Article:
As the housing market continues to recover in the United States, home owners who are underwater on their mortgages are increasingly concentrated in the Rust Belt, according to the latest real estate report.
The data from the Negative Equity Report from real estate firm Zillow also shows that West Coast home owners are less likely to be in negative equity.
Nationally, 12.7% of home owners with a mortgage were in negative equity, meaning they owed more on their mortgage than their homes were worth. However, negative equity is down from a peak level of 31.4% in the first quarter of 2012.
For years, Las Vegas has been the prime example of the housing bubble and bust, with nearly three quarters of mortgaged home owners underwater when the market bottomed out in in the first quarter of 2012.
But Chicago now has the highest negative equity rate among large US markets, surpassing Las Vegas in the first quarter of 2016. At its worst, Chicago had a 41.1% rate of negative equity, but its recovery has been sluggish and the negative equity rate has declined more slowly than elsewhere.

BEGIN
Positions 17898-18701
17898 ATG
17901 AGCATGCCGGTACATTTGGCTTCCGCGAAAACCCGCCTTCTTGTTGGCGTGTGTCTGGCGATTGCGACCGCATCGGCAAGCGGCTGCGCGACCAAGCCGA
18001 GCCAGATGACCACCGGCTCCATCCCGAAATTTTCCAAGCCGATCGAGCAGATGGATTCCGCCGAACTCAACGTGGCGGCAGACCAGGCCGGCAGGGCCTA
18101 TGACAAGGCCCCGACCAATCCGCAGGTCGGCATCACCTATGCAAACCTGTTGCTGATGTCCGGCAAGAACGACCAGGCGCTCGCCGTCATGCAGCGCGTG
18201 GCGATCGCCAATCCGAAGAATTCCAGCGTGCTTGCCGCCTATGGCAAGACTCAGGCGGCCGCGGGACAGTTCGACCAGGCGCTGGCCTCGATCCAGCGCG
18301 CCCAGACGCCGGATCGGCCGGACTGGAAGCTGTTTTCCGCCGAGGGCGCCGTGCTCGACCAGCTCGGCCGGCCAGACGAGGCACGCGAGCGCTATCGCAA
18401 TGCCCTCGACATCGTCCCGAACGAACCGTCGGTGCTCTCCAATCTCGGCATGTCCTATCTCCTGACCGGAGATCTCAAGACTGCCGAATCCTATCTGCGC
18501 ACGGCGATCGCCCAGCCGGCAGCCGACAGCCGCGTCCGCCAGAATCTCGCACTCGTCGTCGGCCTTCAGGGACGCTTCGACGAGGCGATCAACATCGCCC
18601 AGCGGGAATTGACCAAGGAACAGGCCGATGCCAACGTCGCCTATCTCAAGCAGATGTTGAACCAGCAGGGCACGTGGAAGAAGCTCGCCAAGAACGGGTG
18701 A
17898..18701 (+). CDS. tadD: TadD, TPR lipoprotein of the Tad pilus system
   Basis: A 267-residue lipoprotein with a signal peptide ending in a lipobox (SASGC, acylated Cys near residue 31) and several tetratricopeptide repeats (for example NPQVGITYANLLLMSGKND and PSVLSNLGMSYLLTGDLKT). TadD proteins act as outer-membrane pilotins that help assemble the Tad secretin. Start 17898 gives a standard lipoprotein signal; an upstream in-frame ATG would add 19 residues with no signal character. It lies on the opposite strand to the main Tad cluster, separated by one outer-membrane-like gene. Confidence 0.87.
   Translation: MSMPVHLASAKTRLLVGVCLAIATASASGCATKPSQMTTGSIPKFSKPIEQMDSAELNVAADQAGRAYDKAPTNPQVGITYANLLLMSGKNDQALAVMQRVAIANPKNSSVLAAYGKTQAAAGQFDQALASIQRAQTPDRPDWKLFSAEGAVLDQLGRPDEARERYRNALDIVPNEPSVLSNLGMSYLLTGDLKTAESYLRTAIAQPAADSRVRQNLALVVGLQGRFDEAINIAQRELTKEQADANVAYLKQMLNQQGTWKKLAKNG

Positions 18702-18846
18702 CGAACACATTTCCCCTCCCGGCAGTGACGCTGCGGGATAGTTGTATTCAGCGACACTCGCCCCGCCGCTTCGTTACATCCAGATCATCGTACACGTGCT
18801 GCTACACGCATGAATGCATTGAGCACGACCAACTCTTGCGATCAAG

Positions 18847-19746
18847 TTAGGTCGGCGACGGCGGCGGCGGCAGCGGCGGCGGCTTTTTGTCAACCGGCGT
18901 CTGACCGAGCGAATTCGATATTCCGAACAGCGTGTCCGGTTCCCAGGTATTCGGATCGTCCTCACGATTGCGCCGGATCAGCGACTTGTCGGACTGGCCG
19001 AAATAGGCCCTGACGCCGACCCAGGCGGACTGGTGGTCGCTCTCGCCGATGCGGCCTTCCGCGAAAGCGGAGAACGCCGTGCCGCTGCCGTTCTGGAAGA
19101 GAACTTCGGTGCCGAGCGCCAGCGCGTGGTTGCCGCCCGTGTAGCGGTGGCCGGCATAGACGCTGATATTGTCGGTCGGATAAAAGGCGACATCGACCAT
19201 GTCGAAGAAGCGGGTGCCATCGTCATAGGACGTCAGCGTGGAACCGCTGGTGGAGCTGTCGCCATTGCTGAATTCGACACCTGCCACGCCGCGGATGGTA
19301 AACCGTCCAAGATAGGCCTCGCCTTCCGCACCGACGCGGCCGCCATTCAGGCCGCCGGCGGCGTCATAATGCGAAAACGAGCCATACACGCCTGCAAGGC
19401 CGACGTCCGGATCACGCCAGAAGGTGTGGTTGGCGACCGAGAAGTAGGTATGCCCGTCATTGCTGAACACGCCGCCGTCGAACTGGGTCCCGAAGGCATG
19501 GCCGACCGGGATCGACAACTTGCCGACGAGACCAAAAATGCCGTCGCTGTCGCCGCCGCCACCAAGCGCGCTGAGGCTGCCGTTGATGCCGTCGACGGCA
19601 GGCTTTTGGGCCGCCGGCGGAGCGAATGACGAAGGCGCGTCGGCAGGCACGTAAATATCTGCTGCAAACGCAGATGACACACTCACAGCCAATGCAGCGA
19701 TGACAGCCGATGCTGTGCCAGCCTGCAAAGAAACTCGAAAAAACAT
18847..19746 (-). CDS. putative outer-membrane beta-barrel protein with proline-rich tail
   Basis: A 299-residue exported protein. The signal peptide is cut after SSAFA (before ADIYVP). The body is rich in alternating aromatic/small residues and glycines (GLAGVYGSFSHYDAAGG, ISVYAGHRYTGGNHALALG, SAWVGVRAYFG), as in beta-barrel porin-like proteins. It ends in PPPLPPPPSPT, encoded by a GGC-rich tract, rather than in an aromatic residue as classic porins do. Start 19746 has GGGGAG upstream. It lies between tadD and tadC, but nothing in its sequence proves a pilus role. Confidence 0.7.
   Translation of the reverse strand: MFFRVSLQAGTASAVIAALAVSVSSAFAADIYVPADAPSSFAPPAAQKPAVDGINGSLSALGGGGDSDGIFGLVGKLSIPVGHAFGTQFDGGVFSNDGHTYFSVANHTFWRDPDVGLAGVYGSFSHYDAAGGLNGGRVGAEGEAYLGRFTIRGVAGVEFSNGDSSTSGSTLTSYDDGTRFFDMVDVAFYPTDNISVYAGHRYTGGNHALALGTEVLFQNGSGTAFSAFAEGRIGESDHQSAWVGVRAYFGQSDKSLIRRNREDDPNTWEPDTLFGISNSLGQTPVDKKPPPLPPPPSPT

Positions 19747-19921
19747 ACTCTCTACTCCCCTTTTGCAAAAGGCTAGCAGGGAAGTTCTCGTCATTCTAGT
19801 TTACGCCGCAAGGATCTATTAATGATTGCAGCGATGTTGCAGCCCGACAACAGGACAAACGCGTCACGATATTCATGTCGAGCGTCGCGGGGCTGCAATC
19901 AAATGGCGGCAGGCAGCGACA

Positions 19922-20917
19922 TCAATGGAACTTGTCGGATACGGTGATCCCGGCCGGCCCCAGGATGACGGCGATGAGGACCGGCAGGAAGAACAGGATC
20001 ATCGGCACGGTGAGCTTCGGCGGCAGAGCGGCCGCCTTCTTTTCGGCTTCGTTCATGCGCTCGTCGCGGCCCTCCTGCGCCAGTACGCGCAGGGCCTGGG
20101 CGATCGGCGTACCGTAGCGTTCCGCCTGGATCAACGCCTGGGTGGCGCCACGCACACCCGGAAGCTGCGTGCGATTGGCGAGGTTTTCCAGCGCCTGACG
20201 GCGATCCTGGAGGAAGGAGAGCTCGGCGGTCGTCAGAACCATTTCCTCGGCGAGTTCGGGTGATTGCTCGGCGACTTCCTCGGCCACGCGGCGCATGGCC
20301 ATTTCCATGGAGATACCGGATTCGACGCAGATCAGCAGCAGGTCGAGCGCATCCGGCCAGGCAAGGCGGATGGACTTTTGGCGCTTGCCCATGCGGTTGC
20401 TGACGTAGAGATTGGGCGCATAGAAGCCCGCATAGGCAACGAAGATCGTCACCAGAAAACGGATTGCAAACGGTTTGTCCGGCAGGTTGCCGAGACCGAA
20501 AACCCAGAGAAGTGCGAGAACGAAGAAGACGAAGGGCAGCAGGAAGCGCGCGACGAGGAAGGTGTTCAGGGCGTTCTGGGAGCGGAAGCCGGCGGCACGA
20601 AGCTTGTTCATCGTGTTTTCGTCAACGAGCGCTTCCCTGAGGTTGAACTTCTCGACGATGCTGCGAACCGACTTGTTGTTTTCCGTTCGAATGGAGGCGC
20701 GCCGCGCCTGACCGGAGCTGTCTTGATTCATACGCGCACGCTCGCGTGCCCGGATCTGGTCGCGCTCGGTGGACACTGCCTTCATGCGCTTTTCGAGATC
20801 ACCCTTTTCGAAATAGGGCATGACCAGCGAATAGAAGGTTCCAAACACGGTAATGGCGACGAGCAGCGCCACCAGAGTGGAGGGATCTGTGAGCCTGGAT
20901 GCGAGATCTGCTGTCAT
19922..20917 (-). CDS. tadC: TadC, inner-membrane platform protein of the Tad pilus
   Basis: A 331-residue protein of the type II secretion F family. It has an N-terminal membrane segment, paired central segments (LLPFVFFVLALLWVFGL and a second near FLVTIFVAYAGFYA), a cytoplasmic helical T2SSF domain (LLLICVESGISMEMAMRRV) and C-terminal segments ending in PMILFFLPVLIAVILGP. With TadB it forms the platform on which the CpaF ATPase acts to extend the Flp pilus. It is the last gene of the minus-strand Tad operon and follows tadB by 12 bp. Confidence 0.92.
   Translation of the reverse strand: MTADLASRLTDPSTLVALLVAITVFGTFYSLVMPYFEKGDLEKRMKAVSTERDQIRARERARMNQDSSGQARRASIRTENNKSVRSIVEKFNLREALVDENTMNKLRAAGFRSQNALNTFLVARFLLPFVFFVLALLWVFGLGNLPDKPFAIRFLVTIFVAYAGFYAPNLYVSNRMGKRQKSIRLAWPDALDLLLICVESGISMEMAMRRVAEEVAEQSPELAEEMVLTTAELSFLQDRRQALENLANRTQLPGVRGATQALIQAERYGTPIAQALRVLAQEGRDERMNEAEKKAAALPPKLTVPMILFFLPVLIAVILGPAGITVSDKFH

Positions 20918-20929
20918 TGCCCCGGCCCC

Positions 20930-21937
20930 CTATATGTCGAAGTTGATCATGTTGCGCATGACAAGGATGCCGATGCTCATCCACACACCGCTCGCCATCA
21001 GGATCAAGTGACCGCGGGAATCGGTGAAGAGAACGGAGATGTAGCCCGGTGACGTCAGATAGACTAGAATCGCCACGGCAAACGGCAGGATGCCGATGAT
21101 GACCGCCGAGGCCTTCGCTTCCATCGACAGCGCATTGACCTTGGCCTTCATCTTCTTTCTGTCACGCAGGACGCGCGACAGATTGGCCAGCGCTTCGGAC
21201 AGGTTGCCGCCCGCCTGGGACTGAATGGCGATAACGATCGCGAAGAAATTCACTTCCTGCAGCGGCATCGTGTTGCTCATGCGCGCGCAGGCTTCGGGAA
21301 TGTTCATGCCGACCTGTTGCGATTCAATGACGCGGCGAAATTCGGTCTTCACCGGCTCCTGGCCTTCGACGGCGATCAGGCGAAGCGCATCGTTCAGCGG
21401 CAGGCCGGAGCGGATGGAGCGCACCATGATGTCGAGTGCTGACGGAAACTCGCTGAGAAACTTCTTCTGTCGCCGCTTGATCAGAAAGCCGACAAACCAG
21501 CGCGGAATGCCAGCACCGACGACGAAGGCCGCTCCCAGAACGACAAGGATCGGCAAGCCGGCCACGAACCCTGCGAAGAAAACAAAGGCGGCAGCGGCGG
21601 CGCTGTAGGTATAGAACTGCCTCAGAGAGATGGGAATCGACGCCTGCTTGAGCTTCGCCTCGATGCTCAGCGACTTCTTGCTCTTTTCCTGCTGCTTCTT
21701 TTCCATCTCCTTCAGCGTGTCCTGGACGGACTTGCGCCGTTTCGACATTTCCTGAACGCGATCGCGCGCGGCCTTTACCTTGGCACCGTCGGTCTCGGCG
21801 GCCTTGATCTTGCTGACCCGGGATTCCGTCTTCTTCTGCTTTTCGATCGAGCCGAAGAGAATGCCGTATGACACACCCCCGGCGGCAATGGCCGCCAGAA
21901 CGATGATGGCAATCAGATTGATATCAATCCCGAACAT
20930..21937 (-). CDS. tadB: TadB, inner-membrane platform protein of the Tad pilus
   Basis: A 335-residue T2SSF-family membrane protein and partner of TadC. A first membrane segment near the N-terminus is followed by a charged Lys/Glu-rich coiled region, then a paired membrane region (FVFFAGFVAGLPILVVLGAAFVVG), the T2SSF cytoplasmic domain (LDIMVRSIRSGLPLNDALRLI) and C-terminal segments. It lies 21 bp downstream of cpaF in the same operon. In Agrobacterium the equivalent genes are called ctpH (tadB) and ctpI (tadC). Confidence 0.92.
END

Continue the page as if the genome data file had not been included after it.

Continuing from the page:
As the housing market recovered, the distribution of underwater home owners across the country has shifted. In the first quarter of 2012, the West Coast, Southeast, and Rust Belt regions had a disproportionately greater share of underwater home owners. For example, the Southeast had 20.4% of homes with a mortgage, but 24.9% of homes in negative equity.
Four years later, the West Coast, home to hot markets like the Bay Area, Portland, and Seattle, has only 10.2% of home owners with negative equity, but 15.2% of all mortgaged home owners.
The imbalance was worst in the Rust Belt region, which includes Wisconsin, Illinois, Indiana, Michigan and Ohio, and which had an unevenly large share of underwater home owners.
‘When the housing bubble burst, the West Coast had more than its fair share of underwater homeowners. But the strong local economy and job markets have significantly helped these housing markets recover, and several are now more expensive than they were during the housing bubble,’ said Zillow chief economist Svenja Gudell.
‘Other parts of the country didn't get those same benefits, and until market fundamentals improve, home owners and buyers in these areas will be facing disproportionately higher levels of negative equity as they navigate the housing market,’ she added.
The data also shows that four of the 10 metros with the highest rates of negative equity are in the Rust Belt. Meanwhile, the West Coast is home to five of the 10 metros with the lowest levels of negative equity.